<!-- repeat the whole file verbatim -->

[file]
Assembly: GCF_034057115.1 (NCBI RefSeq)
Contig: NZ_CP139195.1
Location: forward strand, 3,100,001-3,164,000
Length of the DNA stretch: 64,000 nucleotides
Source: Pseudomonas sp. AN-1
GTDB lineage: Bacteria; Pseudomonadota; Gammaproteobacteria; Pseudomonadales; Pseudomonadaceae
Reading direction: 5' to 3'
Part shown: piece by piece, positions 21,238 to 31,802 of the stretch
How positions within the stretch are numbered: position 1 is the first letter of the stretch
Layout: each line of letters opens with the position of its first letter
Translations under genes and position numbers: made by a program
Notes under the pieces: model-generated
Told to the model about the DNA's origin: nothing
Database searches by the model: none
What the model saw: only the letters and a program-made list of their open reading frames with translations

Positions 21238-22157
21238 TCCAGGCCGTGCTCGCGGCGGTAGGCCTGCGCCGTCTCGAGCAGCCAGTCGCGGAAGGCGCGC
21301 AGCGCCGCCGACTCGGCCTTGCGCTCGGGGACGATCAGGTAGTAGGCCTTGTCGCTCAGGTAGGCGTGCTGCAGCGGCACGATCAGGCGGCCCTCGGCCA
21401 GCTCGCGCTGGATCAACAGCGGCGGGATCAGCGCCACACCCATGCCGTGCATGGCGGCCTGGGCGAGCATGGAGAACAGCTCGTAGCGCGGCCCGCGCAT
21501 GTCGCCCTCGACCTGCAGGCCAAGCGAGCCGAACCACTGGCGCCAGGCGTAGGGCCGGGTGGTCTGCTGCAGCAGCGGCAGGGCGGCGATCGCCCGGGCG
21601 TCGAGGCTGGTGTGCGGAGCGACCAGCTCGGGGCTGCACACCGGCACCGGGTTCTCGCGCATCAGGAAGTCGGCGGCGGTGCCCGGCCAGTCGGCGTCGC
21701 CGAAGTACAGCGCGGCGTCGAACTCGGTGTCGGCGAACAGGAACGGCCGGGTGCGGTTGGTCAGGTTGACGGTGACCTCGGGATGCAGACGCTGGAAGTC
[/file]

Assembly: GCF_034057115.1 (NCBI RefSeq)
Contig: NZ_CP139195.1
Location: forward strand, 3,100,001-3,164,000
Length of the DNA stretch: 64,000 nucleotides
Source: Pseudomonas sp. AN-1
GTDB lineage: Bacteria; Pseudomonadota; Gammaproteobacteria; Pseudomonadales; Pseudomonadaceae
Reading direction: 5' to 3'
Part shown: piece by piece, positions 21,238 to 31,802 of the stretch
How positions within the stretch are numbered: position 1 is the first letter of the stretch
Layout: each line of letters opens with the position of its first letter
Translations under genes and position numbers: made by a program
Notes under the pieces: model-generated
Told to the model about the DNA's origin: nothing
Database searches by the model: none
What the model saw: only the letters and a program-made list of their open reading frames with translations

Positions 21238-22157
21238 TCCAGGCCGTGCTCGCGGCGGTAGGCCTGCGCCGTCTCGAGCAGCCAGTCGCGGAAGGCGCGC
21301 AGCGCCGCCGACTCGGCCTTGCGCTCGGGGACGATCAGGTAGTAGGCCTTGTCGCTCAGGTAGGCGTGCTGCAGCGGCACGATCAGGCGGCCCTCGGCCA
21401 GCTCGCGCTGGATCAACAGCGGCGGGATCAGCGCCACACCCATGCCGTGCATGGCGGCCTGGGCGAGCATGGAGAACAGCTCGTAGCGCGGCCCGCGCAT
21501 GTCGCCCTCGACCTGCAGGCCAAGCGAGCCGAACCACTGGCGCCAGGCGTAGGGCCGGGTGGTCTGCTGCAGCAGCGGCAGGGCGGCGATCGCCCGGGCG
21601 TCGAGGCTGGTGTGCGGAGCGACCAGCTCGGGGCTGCACACCGGCACCGGGTTCTCGCGCATCAGGAAGTCGGCGGCGGTGCCCGGCCAGTCGGCGTCGC
21701 CGAAGTACAGCGCGGCGTCGAACTCGGTGTCGGCGAACAGGAACGGCCGGGTGCGGTTGGTCAGGTTGACGGTGACCTCGGGATGCAGACGCTGGAAGTC